Report on Ulawun (Papua New Guinea) — October 1998
Bulletin of the Global Volcanism Network, vol. 23, no. 10 (October 1998)
Managing Editor: Richard Wunderman.
Ulawun (Papua New Guinea) White vapor plumes throughout September
Please cite this report as:
Global Volcanism Program, 1998. Report on Ulawun (Papua New Guinea) (Wunderman, R., ed.). Bulletin of the Global Volcanism Network, 23:10. Smithsonian Institution.
Papua New Guinea
5.05°S, 151.33°E; summit elev. 2334 m
All times are local (unless otherwise noted)
A white vapor plume was present throughout September; it appeared to vary in thickness, probably as a result of atmospheric conditions. Observed seismicity was low to moderate. An aerial inspection on 1 October, as part of the Ulawun Decade Volcano workshop, showed the summit crater to be open, ~150-200 m in diameter, with vertical sides descending at least 50 m before being lost in thick white fume.
Geologic Background. The symmetrical basaltic-to-andesitic Ulawun stratovolcano is the highest volcano of the Bismarck arc, and one of Papua New Guinea's most frequently active. The volcano, also known as the Father, rises above the N coast of the island of New Britain across a low saddle NE of Bamus volcano, the South Son. The upper 1,000 m is unvegetated. A prominent E-W escarpment on the south may be the result of large-scale slumping. Satellitic cones occupy the NW and E flanks. A steep-walled valley cuts the NW side, and a flank lava-flow complex lies to the south of this valley. Historical eruptions date back to the beginning of the 18th century. Twentieth-century eruptions were mildly explosive until 1967, but after 1970 several larger eruptions produced lava flows and basaltic pyroclastic flows, greatly modifying the summit crater.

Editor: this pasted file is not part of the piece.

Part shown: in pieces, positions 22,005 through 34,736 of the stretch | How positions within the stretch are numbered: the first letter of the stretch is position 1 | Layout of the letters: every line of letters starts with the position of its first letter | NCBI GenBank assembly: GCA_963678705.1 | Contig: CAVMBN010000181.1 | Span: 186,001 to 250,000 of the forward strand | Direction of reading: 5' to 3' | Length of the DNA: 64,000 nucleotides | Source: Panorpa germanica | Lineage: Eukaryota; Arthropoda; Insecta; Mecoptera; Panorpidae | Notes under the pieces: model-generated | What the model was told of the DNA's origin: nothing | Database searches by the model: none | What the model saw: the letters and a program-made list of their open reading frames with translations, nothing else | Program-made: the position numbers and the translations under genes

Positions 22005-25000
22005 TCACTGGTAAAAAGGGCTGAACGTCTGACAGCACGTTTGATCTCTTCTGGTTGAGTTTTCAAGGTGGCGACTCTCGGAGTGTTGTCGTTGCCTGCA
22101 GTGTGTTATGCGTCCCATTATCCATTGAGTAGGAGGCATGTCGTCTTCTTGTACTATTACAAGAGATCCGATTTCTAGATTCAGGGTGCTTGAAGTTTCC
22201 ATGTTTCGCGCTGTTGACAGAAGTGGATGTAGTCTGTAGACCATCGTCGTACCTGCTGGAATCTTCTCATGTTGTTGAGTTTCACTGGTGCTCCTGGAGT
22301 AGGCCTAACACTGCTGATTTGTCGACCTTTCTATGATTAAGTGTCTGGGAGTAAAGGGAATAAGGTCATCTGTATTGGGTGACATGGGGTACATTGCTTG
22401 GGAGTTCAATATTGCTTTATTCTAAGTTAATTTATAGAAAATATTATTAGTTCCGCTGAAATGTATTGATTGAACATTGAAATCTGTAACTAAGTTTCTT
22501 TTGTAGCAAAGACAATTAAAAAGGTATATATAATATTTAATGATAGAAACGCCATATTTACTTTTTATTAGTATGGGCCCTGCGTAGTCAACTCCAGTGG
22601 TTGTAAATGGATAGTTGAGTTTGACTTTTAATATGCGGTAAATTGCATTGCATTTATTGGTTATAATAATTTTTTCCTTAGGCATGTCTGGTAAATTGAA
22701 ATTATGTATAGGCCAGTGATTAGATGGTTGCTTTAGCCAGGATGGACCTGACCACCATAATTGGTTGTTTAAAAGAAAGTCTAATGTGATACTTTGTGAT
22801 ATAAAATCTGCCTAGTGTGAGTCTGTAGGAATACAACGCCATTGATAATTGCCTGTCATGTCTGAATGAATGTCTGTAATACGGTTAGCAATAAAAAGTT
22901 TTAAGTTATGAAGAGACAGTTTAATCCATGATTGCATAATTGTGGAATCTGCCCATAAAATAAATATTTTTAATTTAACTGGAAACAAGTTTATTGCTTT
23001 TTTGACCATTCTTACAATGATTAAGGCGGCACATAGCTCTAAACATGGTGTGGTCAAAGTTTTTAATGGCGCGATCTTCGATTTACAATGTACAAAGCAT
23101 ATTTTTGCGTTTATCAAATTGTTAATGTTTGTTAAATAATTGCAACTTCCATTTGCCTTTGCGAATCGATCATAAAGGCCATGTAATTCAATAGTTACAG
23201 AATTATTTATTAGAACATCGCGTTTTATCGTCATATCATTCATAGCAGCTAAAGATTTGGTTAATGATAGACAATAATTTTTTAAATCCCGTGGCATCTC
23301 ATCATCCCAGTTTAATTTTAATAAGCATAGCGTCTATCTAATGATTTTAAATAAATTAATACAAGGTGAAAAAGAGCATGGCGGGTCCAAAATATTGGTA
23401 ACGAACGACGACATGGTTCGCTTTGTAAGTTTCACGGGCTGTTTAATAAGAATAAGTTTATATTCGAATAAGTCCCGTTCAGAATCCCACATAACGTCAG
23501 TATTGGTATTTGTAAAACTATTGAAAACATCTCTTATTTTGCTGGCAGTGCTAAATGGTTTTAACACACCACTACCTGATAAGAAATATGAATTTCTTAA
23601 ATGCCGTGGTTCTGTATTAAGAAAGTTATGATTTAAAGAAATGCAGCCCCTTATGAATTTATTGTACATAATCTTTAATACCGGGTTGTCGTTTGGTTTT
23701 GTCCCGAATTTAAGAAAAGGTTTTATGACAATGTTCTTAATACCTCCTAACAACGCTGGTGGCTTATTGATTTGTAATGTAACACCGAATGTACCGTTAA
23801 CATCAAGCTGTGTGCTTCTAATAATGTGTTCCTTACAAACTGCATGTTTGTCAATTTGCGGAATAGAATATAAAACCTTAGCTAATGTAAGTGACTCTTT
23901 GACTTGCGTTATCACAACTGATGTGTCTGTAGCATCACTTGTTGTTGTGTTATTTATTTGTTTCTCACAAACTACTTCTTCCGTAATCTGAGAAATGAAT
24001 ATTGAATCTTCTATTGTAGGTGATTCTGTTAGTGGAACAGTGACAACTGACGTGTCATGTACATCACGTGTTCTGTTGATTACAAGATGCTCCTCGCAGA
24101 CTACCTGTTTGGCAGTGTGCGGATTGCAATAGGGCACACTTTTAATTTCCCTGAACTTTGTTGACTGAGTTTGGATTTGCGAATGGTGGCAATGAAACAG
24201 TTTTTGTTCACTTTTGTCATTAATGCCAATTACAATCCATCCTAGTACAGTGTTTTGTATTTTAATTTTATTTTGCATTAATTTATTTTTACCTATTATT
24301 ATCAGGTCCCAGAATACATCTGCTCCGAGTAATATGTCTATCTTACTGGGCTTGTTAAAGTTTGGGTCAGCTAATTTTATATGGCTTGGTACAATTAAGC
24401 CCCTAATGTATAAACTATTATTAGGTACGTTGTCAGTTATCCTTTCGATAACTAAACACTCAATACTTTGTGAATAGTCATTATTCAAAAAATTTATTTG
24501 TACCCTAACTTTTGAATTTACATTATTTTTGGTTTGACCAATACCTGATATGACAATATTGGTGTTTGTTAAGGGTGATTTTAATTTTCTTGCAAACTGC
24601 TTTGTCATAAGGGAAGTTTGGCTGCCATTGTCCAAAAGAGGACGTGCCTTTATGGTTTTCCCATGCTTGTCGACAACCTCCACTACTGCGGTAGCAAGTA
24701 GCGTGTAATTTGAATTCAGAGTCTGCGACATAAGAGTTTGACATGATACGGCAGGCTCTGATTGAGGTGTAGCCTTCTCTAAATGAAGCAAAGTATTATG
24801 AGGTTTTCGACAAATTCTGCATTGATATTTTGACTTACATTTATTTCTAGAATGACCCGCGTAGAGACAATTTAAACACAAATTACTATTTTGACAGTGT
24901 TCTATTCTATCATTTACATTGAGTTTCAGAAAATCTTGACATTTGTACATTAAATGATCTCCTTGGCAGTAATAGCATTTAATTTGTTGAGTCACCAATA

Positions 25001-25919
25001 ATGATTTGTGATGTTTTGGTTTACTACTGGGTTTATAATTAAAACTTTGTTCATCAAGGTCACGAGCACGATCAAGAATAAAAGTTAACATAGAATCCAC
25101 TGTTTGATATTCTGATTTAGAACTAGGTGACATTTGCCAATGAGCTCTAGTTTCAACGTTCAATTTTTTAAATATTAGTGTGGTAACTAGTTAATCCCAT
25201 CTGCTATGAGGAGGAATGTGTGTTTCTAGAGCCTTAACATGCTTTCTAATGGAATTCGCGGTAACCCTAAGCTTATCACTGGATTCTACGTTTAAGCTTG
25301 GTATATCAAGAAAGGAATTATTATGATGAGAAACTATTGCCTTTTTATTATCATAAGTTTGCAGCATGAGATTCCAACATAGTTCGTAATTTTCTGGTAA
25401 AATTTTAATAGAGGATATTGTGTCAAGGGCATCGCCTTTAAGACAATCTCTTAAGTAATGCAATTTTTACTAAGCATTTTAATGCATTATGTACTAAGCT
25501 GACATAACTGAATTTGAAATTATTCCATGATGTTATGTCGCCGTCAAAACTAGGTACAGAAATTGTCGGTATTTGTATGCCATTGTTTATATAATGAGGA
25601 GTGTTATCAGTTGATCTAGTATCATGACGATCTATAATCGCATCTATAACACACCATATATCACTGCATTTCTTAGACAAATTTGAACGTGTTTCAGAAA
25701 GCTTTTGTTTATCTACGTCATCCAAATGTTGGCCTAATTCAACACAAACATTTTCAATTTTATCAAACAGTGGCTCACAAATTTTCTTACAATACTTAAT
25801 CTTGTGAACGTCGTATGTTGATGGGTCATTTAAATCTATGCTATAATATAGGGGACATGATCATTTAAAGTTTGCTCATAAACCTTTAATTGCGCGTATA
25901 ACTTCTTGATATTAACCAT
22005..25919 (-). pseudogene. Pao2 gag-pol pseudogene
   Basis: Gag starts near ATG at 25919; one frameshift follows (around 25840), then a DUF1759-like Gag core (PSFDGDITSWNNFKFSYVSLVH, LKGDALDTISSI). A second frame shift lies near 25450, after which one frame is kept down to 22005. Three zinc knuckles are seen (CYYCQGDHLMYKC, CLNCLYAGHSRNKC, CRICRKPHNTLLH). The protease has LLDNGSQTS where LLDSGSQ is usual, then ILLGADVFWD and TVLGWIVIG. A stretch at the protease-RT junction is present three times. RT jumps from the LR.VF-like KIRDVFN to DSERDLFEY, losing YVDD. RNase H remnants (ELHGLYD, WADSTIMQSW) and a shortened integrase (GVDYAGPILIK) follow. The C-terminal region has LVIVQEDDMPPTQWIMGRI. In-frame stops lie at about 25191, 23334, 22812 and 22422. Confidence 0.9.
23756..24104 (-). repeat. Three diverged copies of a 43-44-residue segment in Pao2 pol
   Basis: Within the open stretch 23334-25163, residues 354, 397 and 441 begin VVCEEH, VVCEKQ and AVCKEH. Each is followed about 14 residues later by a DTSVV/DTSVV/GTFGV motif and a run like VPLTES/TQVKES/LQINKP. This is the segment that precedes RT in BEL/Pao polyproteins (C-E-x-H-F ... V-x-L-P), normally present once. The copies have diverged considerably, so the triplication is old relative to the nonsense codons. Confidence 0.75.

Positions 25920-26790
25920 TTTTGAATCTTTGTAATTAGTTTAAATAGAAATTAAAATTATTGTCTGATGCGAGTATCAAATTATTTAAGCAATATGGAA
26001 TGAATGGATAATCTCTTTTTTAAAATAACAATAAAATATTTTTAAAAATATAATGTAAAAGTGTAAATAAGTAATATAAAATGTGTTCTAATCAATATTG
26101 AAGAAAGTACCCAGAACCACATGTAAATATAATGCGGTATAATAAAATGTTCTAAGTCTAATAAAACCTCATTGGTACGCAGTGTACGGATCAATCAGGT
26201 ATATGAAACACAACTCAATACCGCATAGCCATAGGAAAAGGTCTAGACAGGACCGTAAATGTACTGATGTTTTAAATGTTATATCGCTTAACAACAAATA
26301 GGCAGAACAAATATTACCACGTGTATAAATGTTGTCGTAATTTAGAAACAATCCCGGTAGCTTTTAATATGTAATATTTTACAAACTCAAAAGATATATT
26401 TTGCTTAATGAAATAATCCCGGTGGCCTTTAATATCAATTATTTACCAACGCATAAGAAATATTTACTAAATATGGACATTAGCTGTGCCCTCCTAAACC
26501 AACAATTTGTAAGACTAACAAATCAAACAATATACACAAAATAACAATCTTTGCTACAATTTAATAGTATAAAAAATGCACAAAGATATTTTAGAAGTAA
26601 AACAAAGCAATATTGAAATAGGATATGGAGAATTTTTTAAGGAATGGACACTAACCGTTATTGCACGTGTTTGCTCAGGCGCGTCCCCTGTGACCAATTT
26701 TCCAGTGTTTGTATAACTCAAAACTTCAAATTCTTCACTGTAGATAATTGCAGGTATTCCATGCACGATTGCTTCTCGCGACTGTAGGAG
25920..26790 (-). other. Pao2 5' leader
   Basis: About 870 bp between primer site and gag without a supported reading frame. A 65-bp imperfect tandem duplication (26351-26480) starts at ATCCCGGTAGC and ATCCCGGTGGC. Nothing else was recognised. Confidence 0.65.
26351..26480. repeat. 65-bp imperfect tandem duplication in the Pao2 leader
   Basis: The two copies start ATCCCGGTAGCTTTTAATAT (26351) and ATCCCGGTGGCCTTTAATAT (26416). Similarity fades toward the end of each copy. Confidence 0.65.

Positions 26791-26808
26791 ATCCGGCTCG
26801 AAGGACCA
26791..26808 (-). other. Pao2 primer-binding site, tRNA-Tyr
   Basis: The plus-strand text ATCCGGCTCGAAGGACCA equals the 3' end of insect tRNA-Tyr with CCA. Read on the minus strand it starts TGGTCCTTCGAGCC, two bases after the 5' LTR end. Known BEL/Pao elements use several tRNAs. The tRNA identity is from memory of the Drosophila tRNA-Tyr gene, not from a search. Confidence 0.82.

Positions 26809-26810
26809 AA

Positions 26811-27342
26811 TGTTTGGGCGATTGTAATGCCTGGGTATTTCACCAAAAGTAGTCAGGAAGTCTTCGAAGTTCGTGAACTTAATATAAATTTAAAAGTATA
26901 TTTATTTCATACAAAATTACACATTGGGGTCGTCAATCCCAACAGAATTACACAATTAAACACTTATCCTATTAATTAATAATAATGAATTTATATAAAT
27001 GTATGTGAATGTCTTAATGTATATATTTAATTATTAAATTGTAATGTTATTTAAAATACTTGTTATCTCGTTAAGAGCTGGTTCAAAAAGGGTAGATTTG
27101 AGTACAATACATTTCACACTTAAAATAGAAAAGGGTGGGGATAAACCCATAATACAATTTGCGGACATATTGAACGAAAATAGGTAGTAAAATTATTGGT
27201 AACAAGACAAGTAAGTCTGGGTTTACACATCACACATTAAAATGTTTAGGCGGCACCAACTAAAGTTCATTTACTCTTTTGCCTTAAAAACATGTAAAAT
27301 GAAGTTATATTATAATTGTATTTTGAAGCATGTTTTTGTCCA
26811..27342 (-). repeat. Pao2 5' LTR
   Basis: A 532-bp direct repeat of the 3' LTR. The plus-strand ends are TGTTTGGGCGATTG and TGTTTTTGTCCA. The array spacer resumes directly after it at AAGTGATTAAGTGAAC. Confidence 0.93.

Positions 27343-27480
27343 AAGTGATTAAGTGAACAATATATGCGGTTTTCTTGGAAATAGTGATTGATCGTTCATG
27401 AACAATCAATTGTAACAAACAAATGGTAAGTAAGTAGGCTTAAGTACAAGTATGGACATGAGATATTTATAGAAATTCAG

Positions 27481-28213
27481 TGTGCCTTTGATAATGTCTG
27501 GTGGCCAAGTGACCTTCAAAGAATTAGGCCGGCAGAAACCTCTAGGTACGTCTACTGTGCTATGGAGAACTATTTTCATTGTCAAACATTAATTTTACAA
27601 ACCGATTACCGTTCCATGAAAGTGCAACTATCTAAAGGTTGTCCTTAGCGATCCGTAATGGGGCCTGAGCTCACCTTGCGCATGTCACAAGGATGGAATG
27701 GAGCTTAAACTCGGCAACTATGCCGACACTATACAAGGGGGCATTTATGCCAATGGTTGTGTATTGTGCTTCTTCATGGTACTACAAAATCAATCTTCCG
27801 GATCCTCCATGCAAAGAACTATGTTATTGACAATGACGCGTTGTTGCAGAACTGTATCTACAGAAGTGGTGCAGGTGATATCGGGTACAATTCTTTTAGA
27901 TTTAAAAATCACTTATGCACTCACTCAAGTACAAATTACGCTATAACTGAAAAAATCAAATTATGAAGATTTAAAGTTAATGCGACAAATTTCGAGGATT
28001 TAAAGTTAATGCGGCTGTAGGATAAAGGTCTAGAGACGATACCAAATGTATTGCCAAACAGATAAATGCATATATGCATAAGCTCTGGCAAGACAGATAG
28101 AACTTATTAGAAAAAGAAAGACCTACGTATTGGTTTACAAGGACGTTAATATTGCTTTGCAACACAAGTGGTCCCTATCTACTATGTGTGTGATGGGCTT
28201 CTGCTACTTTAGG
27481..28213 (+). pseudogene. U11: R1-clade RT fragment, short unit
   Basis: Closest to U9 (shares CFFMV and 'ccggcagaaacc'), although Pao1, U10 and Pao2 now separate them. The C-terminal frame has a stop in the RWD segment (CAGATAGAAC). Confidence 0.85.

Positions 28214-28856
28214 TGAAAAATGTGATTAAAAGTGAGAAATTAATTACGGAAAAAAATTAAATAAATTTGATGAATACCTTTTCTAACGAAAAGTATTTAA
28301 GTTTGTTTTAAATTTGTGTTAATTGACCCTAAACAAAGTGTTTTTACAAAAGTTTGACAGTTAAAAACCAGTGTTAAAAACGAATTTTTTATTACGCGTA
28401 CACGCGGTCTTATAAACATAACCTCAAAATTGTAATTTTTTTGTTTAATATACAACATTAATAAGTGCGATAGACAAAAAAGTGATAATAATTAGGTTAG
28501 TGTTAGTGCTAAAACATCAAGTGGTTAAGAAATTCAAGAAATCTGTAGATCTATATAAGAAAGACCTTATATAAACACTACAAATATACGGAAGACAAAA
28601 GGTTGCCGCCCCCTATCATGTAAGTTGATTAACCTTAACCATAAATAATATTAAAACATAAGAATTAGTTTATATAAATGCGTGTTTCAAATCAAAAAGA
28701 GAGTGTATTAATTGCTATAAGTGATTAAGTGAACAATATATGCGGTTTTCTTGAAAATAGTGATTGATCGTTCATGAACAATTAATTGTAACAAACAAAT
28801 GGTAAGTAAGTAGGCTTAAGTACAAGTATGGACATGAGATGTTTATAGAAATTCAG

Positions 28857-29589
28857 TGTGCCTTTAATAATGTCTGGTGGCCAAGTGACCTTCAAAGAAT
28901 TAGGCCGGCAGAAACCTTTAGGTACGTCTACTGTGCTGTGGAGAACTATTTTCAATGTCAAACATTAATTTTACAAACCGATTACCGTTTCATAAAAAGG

Information Contacts: Patrice de Saint-Ours, Steve Saunders, and Ben Talai, RVO.